Gypsies Singing in the Street

Last Thursday night, the same night I wrote the morning entry, “Rain in Madrid“, I was seated here at the computer doing the usual stuff. It was raining solidly. The window was open slightly because I like the cool air – always, even in winter. And then I heard it at about 11pm.

From what I could deduce, there was a group of 3 or 4 late-teen gypsy girls on the street below, just around the corner out of sight from my building. Undoubtedly they were sheltered under an awning safe from the rain. 2 or 3 of them were all being “palmeras” while one sang.

Palmeras” are the people whom clap in rapid succession at flamenco shows. One person claps the on-beat while the other claps the off-beat, the two varying the rhythm of the accompaniment by varying the rhythm of their clapping.

The precision of the rapid clapping, each of the songs lasting only about 30 seconds while the other woman sang, was truly impressive. The impromptu street concert lasted nearly an hour, off and on, and they’d chatter and laugh between each one.

I went to my balcony several times when they started a new “song” and got wet but I didn’t care much. I was there listening, live, to Spanish gypsies, whom were clearly enjoying themselves as they could, as they do. It was certainly not flamenco, nor was it professional, but it was IMPRESSIVE and obviously their form entertainment on this rainy Thursday night.

The entertainment was intended for them but it was me whom felt entertained most. I wondered if the Spanish neighbors felt the same. I doubted it, though. They were likely more annoyed than entertained since they already have their “feelings” towards gypsies ingrained since birth and I’m just a permanent tourist, a foreigner whom does not have these little jewels of life given to him everyday. If only I’d lived across the street and could watch from my window to enjoy – and maybe video – this precious moment.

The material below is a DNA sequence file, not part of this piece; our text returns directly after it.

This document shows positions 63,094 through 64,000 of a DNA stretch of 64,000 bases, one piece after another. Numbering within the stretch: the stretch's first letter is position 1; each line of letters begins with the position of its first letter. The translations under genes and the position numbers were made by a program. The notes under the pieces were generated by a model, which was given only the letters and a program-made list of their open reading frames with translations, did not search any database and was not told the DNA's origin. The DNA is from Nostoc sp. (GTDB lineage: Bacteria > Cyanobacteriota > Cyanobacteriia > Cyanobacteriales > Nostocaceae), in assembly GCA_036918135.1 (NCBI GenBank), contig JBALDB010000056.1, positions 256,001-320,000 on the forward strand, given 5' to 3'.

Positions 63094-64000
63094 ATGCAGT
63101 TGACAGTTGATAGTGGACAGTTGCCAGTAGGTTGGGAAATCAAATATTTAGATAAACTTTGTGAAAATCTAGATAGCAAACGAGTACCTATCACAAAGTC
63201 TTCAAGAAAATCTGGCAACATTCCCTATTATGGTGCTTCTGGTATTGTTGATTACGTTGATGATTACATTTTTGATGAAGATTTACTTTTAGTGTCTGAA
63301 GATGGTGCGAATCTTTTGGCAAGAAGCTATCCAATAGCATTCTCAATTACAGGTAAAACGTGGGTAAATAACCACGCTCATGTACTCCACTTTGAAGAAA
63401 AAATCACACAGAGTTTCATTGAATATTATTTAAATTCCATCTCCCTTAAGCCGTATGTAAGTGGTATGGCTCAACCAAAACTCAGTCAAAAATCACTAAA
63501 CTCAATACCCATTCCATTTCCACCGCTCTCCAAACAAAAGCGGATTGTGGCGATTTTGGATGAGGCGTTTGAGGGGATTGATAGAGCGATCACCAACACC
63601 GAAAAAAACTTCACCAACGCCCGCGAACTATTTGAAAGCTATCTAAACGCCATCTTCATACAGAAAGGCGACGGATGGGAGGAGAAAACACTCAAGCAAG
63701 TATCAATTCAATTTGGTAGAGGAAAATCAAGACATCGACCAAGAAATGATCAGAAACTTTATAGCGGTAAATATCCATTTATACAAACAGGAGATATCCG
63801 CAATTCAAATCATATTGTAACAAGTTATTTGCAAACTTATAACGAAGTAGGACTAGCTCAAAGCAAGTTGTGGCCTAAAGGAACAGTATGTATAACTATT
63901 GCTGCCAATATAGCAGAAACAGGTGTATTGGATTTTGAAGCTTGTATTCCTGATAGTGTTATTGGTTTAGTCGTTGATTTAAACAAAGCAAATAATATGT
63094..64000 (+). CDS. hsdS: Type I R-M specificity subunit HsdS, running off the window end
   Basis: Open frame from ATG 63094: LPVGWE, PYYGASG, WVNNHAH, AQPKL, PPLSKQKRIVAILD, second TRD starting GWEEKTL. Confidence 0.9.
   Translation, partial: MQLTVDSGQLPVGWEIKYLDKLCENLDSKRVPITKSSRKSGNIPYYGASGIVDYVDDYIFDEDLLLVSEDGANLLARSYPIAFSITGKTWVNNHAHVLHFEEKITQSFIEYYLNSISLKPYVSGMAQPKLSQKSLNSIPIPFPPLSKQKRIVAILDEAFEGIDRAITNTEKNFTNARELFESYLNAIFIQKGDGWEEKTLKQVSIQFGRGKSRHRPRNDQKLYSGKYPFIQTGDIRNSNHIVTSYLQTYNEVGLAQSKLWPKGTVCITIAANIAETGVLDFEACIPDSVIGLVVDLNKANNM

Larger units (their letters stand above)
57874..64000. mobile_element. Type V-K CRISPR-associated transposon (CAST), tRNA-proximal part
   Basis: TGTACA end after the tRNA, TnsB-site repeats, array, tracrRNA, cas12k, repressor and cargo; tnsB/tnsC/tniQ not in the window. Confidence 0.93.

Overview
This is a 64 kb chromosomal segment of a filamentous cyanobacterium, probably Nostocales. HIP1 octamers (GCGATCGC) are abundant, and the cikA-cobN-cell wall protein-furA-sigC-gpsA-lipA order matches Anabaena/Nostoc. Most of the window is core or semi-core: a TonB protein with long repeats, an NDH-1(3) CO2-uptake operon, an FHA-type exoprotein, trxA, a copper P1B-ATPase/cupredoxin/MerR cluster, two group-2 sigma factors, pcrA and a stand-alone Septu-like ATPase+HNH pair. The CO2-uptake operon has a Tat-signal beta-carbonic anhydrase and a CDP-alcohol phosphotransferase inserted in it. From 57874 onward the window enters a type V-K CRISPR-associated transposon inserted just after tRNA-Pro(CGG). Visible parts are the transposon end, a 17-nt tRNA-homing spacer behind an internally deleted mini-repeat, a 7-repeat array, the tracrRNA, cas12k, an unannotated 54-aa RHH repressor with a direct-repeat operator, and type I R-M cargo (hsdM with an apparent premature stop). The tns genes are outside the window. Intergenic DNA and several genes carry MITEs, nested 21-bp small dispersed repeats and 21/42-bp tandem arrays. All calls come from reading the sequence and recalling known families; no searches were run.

My desire was to get dressed and go down to the street and watch, listen, and experience this moment with them, talk to them. But I thought better of it. This entertainment was for THEM – not for non-gypsies – and definitely not for “rich tourists” whom could be paying for such things at Café de Chinitas instead of getting a free show on the sidewalk.

When living in a foreign land everything’s new, fresh, and exciting to you. You see things and hear things other people mention in conversation.  But now you’re here, seeing things with your own eyes, hearing things with your own ears, and having feelings you’ve never experienced before. Once-dormant parts of your brain are now alive and electric, absorbing the stimuli.

These are just a few of the many joyous things about living abroad. If everyone could have the opportunity their lives would be changed forever. Their minds would be open to new ideas, new ways of seeing the same things, new ways of interacting with others not of your own culture, and most importantly, a fresh, more objective view of the world in which we live. Afterall, it’s not my planet. It’s OUR planet. Let’s share.

 
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